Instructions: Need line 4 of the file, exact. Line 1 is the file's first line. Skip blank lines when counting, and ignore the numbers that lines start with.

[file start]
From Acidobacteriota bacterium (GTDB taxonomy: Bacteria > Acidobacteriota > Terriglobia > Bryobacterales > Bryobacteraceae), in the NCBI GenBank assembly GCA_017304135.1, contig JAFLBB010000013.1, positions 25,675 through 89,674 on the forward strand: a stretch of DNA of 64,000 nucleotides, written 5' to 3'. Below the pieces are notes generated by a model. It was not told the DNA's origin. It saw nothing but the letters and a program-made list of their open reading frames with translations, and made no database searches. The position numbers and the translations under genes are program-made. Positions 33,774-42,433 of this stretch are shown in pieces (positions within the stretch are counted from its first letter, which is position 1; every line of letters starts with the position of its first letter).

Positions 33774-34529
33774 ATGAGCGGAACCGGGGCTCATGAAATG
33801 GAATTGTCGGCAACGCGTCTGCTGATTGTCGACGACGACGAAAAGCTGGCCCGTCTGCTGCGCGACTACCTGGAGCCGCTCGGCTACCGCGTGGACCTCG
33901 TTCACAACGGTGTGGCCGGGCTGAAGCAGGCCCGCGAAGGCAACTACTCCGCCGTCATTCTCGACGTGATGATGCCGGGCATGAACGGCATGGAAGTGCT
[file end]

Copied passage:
33801 GAATTGTCGGCAACGCGTCTGCTGATTGTCGACGACGACGAAAAGCTGGCCCGTCTGCTGCGCGACTACCTGGAGCCGCTCGGCTACCGCGTGGACCTCG